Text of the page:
John Potter 19th Company, reported on what was happening on the West Coast in January.  The Northern California 58ers gathered at the Basque Cultural Center for a luncheon on 25 January.  Those Classmates present our shown in the picture, from the left, John Gardner 10th,  Bruce Bartels 7th, Jack MacKinnon 9th, John Potter, Dave Allard 7th, Phil McNail 15th and Bill Oliver 17th.  In the front row, from the left, are Nancy Bartels, Claire Barney (guest of Phil), Jude Potter, Barbara Allard, and Virginia Oliver.  The next gathering for the group will be in April at the “Brass Door” in San Ramon.  FYI San Ramon was chosen as “Tree City USA” in 2001.  



Much of the input I receive from Classmates for our Shipmate column consists of reports on luncheon gatherings, trips taken or deaths.  These are noteworthy and appreciated, but it would be nice to receive more input from more Classmates.  Many if not most of us have lived interesting lives and I say this because I read about those lives in the Last Call section of Shipmate.  Why not share some interesting aspect of your life that the rest of us can enjoy.  I figure if all of us do that and I incorporate a paragraph about the life of one Classmate in each issue I will have enough input for about 45 years of future Shipmate columns.  And on top of that you will have made a good start on preparing your own obit.  So let me tell you what happened to me after I retired from the Navy in 1982.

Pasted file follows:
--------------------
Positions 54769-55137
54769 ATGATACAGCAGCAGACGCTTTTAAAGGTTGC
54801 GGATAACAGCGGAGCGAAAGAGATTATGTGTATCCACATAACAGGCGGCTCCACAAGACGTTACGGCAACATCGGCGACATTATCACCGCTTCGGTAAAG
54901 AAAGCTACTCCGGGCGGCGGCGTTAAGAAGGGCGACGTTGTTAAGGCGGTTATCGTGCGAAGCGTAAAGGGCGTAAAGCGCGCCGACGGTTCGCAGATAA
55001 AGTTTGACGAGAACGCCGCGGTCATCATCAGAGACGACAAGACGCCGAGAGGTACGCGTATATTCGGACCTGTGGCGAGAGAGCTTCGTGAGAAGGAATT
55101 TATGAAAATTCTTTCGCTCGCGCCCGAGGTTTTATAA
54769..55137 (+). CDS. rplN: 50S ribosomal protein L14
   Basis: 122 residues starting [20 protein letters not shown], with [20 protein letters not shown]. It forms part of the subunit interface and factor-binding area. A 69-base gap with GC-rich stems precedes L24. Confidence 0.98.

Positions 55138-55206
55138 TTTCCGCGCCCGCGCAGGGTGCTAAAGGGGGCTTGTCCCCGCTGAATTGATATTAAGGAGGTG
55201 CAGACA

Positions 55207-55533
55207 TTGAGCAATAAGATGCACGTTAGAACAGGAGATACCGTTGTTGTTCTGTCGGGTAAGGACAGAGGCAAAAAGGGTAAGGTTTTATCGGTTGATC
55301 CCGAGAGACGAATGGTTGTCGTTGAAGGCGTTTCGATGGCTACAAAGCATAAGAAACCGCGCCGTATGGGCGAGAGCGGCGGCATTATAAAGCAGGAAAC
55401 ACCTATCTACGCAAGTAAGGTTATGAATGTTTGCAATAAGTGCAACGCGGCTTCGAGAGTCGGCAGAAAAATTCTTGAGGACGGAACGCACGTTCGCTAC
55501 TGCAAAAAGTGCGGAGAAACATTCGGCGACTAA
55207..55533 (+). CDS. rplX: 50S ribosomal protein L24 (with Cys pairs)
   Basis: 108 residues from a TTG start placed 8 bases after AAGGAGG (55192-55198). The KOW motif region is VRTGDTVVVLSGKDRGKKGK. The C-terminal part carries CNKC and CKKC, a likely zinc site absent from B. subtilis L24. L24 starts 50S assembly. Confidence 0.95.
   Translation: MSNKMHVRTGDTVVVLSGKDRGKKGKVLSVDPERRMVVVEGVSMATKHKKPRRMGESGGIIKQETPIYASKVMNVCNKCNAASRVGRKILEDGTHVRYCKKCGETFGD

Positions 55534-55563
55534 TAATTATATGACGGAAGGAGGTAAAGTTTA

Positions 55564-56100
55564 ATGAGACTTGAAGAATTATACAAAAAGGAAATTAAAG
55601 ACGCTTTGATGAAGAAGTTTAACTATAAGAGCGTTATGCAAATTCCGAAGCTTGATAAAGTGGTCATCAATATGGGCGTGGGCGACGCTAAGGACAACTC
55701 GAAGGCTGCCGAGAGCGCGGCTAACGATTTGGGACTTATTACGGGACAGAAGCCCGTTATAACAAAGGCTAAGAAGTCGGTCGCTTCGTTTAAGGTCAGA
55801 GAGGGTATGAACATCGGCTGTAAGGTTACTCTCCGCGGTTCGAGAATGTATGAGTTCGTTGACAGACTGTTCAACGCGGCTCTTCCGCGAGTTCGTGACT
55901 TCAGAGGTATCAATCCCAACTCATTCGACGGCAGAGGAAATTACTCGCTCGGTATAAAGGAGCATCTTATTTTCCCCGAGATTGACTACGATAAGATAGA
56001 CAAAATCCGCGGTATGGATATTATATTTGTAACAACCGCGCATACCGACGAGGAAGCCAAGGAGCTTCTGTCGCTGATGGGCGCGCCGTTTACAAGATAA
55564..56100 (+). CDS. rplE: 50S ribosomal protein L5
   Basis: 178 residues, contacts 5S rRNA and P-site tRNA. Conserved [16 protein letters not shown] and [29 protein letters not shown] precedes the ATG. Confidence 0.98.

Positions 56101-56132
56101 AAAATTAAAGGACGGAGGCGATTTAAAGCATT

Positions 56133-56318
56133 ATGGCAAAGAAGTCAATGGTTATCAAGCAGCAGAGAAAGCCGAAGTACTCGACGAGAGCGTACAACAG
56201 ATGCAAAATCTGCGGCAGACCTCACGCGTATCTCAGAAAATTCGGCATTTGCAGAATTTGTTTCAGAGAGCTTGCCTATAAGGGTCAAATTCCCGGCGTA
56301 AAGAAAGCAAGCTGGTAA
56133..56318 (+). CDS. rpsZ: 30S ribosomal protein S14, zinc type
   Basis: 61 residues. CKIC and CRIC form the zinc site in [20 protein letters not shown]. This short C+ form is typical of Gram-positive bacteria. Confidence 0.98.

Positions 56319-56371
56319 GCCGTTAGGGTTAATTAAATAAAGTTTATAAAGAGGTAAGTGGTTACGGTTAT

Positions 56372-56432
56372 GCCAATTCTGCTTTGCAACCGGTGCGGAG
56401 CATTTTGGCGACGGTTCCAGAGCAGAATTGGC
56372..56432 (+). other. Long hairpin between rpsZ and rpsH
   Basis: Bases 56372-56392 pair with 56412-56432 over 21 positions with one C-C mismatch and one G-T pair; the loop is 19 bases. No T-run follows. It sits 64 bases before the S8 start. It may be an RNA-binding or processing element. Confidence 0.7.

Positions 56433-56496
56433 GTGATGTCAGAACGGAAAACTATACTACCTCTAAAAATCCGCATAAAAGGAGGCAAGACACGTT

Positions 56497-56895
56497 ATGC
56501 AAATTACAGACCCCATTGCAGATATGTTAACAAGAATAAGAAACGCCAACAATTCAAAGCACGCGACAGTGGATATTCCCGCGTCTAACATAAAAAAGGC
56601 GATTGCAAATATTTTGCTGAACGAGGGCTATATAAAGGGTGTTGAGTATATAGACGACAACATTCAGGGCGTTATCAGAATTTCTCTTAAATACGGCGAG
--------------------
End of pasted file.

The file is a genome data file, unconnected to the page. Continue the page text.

Bill Schramm, 17th Company.  “During my Navy career I had the good fortune to go through both a Masters program and a Doctoral program at the Naval Postgraduate School in the fields of Meteorology and Oceanography and become a restricted line officer in those fields.  So when I decided to retire I applied for a position with the World Meteorological Organization which is located in Geneva Switzerland and is a part of the United Nations.  In due course I was hired by the WMO and the family moved to Geneva.  Working for the UN was wonderful.  I enjoyed working with countries such as China, Turkey, Brazil, Argentina, Egypt, etc and the perks and benefits were great.  Not only were the pay and allowances very high, they were all tax free. No tax on my UN income for Switzerland, the US or anyone.  A generous retirement plan, health plan, 8 weeks a year vacation, a UN Passport for our travels and Diplomatic status were just some of the perks.  After 7 years with the UN I retired and we moved back to Monterey Ca where I was recruited to be the Chief of an Office of the National Ocean Service which is part of NOAA.  After 6 years with NOAA I retired and became a “plank owner” faculty member at the California State University of Monterey Bay where I taught environmental science courses for 7 years.  I had some wonderful post retirement jobs following my Navy career, but all of them came to me because of the education and experience I received during the Navy career.”  


Paul Sudmeyer, 3rd Company, passed away on December 23rd 2016.  

George Allender, 16th Company, died on 20 January 2017.  

George McAleer, 20th Company died on 23 December 2016.  

John Pratt passed away on 21 January 2017.